This review appeared in the Jul-Sep 2007 vol. 164 no. 3 issue of Biblotheca Sacra, DTS’s quarterly academic journal.Subscribe Today
How on Earth Did Jesus Become a God?Wm. B. Eerdmans Publishing Company, Grand Rapids November 2, 2005
Hurtado gave the 2004 inaugural lectures for the Deichmann Annual Lecture Series, hosted by Ben-Gurion University of the Negev, Israel. These flowed out of focused research, systematized in his 2003 work, Lord Jesus Christ: Devotion to Jesus in Earliest Christianity (Grand Rapids: Eerdmans, 2003), and they later became the first four chapters of How on Earth Did Jesus Become a God? The other four chapters arose from previously published journal articles. Thus the book reads more like a compilation of various works than a single, sustained argument.
Though his original audiences vary greatly—from Israelis to “fellow scholars in Christian origins” (p. xi)—Hurtado manages to hold the loose ends together. He states, “This book represents an attempt to describe and understand in historical terms and as a historical phenomenon the devotion to Jesus” (p. 2, italics his).
Hurtado first overviews approaches to understanding the genesis of “Jesus devotion,” a phrase he uses throughout the book. “Jesus devotion,” he says, “is best understood as a remarkable innovation within, and as a novel expression of, the monotheistic piety characteristic of Second-Temple [Judaism]” (p. 32). Chapter 3 highlights the social consequences (both familial and political) for those who embraced this novelty.
Chapter 4 takes a somewhat different direction, centering on Philippians 2:6–11 as a case study of “Christian belief and piety, especially with reference to the place of Jesus in early Christian faith and practice” (p. 83). Undoubtedly this is Hurtado’s strength. His exegetical precision masterfully fills out the heartbeat of this passage.
The latter half of the book suffers from scattered overlap with the former, a weakness Hurtado recognizes (p. x). Chapter 5 wisely contends that one must study first-century Jewish monotheism inductively (p. 113). First-century Jews considered themselves monotheistic, as evidenced by their belief and practice. This, he says, heightens “the historical significance of cultic devotion or worship offered to the exalted Jesus” (p. 133).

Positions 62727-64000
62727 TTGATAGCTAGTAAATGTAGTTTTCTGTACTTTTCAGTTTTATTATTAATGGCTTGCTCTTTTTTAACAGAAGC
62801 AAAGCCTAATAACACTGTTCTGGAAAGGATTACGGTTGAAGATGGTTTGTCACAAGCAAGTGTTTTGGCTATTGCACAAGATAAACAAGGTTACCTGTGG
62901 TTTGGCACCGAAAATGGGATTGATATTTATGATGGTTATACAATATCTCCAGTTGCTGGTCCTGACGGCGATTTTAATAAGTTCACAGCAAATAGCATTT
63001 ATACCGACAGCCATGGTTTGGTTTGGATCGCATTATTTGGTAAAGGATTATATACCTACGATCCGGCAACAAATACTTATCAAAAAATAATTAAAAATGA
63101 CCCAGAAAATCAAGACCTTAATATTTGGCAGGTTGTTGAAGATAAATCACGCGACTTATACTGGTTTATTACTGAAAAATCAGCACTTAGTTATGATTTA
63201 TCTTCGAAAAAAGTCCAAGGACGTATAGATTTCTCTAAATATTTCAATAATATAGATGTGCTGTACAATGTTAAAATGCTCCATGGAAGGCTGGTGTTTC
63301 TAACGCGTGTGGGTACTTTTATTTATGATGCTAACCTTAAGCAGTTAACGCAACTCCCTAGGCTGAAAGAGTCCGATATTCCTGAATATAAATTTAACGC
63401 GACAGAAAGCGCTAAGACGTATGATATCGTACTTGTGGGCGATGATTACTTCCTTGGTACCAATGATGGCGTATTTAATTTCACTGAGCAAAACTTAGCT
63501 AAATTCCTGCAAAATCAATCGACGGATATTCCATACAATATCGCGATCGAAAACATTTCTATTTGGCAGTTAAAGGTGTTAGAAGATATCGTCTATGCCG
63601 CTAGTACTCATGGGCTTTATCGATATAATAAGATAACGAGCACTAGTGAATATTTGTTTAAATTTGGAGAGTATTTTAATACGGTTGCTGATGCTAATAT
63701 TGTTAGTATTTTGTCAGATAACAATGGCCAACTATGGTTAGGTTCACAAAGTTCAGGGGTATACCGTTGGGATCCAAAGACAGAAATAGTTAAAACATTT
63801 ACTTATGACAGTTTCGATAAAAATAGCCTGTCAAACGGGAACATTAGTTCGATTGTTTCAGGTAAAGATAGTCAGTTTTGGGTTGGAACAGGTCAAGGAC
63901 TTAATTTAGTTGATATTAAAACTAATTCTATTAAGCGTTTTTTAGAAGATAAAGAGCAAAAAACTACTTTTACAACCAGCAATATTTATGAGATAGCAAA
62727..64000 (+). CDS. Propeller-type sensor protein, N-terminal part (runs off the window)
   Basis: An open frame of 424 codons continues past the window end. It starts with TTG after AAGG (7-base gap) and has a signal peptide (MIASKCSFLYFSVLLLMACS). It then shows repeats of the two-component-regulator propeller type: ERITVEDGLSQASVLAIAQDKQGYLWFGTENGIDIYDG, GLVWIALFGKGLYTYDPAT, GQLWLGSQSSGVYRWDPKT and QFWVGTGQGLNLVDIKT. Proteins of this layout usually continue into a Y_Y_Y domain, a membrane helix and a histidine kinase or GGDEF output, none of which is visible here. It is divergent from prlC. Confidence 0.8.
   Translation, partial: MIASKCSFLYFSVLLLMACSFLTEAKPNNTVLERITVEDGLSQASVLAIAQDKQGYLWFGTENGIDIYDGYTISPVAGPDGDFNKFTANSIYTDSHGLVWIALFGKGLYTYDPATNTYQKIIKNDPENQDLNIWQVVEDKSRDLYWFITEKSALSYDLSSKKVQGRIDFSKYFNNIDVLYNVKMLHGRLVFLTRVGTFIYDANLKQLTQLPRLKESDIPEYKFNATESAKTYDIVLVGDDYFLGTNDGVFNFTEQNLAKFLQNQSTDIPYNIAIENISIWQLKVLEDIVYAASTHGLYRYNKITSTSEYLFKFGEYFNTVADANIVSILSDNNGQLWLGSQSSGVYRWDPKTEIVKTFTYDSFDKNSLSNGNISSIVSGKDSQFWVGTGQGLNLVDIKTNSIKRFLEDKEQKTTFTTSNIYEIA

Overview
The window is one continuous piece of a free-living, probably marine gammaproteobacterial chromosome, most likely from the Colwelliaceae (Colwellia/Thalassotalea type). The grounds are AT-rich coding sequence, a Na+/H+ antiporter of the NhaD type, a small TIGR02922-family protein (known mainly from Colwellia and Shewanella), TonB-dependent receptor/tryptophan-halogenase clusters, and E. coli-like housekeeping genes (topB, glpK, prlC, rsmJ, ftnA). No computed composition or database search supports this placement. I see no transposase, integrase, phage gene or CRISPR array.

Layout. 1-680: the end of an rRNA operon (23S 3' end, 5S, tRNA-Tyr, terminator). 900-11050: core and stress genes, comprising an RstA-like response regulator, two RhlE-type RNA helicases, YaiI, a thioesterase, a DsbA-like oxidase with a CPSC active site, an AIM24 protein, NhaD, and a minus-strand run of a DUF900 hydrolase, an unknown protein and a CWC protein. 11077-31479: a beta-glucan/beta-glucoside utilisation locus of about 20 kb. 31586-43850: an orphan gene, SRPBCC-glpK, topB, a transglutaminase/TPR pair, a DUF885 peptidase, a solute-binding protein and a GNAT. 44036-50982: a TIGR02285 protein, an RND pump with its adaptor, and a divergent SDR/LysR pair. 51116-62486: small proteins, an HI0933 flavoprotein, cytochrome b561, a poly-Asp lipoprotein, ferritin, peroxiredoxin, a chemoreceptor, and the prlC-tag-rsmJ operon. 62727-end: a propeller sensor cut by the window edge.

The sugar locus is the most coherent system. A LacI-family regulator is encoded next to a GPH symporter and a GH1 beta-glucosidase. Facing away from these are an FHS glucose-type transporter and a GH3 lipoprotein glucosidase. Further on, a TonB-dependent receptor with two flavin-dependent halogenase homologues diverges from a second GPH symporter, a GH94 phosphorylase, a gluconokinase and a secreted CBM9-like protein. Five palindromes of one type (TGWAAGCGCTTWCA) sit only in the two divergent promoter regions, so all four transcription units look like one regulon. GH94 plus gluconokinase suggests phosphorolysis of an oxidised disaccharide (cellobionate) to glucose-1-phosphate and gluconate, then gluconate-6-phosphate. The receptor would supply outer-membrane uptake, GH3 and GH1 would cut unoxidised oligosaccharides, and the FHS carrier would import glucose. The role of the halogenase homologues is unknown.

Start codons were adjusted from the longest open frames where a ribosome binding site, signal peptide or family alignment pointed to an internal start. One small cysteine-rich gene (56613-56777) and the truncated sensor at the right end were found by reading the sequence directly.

Chapter 6 wrestles with the question, How is the homage given to Christ in the Gospels and that of the early church connected? And chapter 7 asks, When did Christianity and Judaism become disconnected? Both chapters reveal Hurtado’s skill as an exegete. Chapter 6 traces Greek words for reverence and worship related to Christ. Chapter 7 sketches early Jewish opposition to Jesus devotion, delineating that “ ‘Anathema Iesous’ (1 Cor. 12:3) is probably an outraged Jewish reaction,” the culmination of opposition (p. 177).
Chapters 6 and 7 highlight two weaknesses hinted at earlier in the book. A minor but telling point is the use of Greek font in one place (pp. 139–40) and transliteration in another (pp. 158–59). The book’s assembly feels haphazard rather than systematic. Further, Hurtado impairs his own argument about the origin of Jesus devotion by holding a professional distance from the authority of Scripture. Granted, he articulates his theses from a historical basis, but he seems to treat Scripture as merely a record, not revelation. He seems hesitant to claim too much theologically based on the biblical text alone.
Yet in conveying the significance of religious experience in theological innovation he boldly says, “Whether one chooses to consider these experiences as hallucinatory . . . or the acts of God, there is every reason to see them as the historical ignition points for the Christological conviction linked to them” (p. 194). One wonders why Hurtado left his firmest declaration for the end. Whereas many times he suggests a conservative position but stops short of affirming it, in chapter 8 he draws a line in the sand. Essentially he argues, “Whatever you believe about ‘revelation,’ you cannot deny the result is Jesus devotion.”
The calico composition of the book, coupled with its broad audience, may explain Hurtado’s softer statements. He encourages Christians and non-Christians alike to enter the dialogue about early Jesus devotion (p. 206). This suggestion sits in the epilogue, but it would have been more appropriate in the prologue.
Even with its fragmentary feel, this work functions wells as an introduction to the issues surrounding early Jesus devotion. Hurtado walks the reader through helpful definitions and historical arguments for the unique nature of distinctly Christian worship. For those possessing a basic theological education, though, it may serve as a refresher more than as essential reading.
—Joshua Bleeker with Glenn R. Kreider